George E. Fox

George E. FoxEdmund Fox was born August 14, 1905, in Washington County, Tennessee, the youngest of seven children of Milton English Fox and Sarah Elizabeth Humphreys Fox. He later chose the name “George,” and thereafter signed his name, “Geo. E. Fox.”

He grew up on the Fox farm near Jonesborough, Tennessee, and graduated from Jonesborough High School. He received his B.S. degree from East Tennessee State University (1928-1933), where he was an avid and outstanding debater. He later completed an M.A. degree from George Washington University, where his thesis was titled “The Choctaw Academy: An Experiment in Indian Education.” Further graduate studies were at Colorado State College of Education and the University of California, Berkeley.

Mr. Fox taught in the Washington County, Tennessee, school system from 1929 to 1936, and then left Tennessee to serve in the U.S. Indian Service, Department of the Interior, from 1937 to 1944. He served first at Thunder Butte on the Cheyenne River Reservation, South Dakota, as a counselor and teacher of English and Social Sciences; later in Washington, D.C., as administrative assistant to the U.S. commissioner of Indian Affairs; and finally at the Sacramento Indian Agency, Sacramento, California, as field agent.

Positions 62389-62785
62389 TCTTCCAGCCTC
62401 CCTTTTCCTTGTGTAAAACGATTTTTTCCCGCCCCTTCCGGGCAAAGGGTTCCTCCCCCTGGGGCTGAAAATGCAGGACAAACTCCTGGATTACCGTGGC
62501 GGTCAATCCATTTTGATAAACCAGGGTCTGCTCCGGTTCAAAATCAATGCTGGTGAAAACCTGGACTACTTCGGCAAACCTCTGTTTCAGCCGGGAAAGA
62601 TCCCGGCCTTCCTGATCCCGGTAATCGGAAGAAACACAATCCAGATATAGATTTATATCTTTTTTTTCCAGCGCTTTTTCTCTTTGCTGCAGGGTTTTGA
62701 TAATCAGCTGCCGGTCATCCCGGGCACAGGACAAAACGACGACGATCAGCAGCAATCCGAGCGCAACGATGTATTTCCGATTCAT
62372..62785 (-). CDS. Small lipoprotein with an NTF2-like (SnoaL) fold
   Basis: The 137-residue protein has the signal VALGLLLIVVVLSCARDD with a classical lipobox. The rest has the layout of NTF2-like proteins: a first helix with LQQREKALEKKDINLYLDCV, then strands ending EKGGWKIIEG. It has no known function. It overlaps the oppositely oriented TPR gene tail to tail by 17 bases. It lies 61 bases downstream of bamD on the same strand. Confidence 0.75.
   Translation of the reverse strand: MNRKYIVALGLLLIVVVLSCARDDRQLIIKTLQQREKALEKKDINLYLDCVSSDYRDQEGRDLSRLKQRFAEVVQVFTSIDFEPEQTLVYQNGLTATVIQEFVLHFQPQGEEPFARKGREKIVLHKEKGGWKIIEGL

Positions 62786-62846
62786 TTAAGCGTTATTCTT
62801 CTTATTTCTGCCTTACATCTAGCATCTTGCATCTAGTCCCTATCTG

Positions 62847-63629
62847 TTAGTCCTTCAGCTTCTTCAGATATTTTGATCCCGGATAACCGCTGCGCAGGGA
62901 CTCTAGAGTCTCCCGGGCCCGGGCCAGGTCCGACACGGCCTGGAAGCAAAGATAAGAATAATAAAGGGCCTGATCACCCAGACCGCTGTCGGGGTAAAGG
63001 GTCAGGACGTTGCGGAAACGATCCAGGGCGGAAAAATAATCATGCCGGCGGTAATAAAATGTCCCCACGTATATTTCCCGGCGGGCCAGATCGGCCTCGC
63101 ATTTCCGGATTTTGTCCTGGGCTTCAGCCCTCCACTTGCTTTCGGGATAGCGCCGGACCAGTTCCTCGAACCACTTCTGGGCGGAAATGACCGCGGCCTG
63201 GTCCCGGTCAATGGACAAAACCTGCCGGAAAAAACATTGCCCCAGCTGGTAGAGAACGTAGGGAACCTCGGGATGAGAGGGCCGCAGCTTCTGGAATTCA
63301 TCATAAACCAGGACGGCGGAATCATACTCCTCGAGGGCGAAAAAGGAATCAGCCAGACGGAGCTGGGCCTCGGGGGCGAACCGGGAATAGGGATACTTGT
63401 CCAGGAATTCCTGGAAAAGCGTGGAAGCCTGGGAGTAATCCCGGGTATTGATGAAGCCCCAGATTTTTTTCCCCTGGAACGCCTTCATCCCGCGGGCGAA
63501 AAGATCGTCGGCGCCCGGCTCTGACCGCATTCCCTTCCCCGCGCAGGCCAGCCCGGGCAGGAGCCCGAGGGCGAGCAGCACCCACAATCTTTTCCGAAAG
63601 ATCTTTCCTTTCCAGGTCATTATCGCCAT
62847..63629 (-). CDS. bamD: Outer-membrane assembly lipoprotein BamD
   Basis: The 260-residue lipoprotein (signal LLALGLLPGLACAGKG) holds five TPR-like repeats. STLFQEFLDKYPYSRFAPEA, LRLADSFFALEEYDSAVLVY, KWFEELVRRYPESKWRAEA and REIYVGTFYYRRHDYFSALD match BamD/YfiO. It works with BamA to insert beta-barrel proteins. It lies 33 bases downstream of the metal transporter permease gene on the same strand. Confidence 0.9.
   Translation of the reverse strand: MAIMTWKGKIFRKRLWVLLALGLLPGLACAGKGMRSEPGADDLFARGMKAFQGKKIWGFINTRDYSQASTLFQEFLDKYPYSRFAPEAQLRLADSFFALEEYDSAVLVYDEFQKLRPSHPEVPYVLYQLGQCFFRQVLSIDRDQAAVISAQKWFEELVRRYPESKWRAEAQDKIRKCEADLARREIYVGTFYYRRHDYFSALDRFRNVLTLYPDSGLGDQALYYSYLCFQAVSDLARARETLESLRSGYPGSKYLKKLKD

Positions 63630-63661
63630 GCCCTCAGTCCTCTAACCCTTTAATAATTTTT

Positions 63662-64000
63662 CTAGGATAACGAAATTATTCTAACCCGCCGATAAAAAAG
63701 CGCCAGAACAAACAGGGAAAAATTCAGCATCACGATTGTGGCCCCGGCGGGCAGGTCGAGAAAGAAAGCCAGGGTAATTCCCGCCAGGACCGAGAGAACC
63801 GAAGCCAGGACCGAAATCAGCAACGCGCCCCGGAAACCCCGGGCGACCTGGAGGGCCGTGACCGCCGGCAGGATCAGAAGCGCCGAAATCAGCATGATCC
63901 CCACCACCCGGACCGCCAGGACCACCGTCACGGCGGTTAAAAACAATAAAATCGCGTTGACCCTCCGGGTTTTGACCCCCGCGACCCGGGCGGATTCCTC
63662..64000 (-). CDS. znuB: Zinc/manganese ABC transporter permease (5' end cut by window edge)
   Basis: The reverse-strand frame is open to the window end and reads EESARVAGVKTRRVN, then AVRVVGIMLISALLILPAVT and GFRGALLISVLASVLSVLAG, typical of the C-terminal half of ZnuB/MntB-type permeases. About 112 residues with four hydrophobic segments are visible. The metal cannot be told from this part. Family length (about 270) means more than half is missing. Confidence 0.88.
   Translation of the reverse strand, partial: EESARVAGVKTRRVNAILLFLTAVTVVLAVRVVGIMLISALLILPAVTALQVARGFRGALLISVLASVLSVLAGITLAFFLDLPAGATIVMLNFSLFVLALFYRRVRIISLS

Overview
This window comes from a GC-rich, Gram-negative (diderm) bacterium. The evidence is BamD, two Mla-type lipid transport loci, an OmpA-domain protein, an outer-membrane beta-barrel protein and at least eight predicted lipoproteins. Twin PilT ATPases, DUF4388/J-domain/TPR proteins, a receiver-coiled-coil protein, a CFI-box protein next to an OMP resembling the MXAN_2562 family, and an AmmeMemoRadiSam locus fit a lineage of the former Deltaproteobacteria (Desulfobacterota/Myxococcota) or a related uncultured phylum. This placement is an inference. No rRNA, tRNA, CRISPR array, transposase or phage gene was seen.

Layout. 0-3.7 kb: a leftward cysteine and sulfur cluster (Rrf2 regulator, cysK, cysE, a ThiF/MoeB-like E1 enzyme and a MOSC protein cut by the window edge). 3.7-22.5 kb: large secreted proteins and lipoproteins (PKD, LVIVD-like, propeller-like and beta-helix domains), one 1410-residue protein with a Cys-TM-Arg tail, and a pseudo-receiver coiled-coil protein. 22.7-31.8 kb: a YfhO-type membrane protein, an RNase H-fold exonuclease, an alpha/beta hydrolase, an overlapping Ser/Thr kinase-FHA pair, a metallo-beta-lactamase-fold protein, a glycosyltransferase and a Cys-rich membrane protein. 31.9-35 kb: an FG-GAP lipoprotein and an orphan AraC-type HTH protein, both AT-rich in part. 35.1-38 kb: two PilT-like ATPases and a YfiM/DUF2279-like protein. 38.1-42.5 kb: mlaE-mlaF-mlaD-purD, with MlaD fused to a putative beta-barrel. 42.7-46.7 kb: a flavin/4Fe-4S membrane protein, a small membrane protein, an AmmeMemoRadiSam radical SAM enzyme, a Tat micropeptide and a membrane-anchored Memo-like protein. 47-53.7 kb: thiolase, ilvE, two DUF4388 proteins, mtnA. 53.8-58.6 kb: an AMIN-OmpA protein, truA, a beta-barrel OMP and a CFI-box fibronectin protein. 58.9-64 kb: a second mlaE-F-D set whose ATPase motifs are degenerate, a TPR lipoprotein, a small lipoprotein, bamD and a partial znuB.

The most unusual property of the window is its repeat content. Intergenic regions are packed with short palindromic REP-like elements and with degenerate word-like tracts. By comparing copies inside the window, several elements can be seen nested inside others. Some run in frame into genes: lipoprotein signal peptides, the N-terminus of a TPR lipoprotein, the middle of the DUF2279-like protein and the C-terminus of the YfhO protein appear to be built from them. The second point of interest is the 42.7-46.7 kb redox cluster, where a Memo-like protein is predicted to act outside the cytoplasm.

He left the Indian Service in 1944 and taught briefly in the Sacramento City Schools before coming home to Washington County, Tennessee, where he taught sociology, and later political science, at East Tennessee State University, from 1949 until his death in 1968.

Mr. Fox married Irene Thomas in 1941. From the Turtle Mountain Band of Chippewa Indians, she worked for the U.S. Indian Service in Pierre, South Dakota, and later in Washington, D.C., and was assistant to the president of East Tennessee State University from 1950 to 1970. They had two children, George Thomas and Susan Irene, and were divorced in 1956.

George E. Fox was an active member of the Democratic Party and belonged to the American Federation of Teachers, the American Civil Liberties Union, the Tennessee Education Association, the American Association of University Professors, Pi Kappa Delta (debating society), Phi Delta Kappa, and the Jonesborough Methodist Church.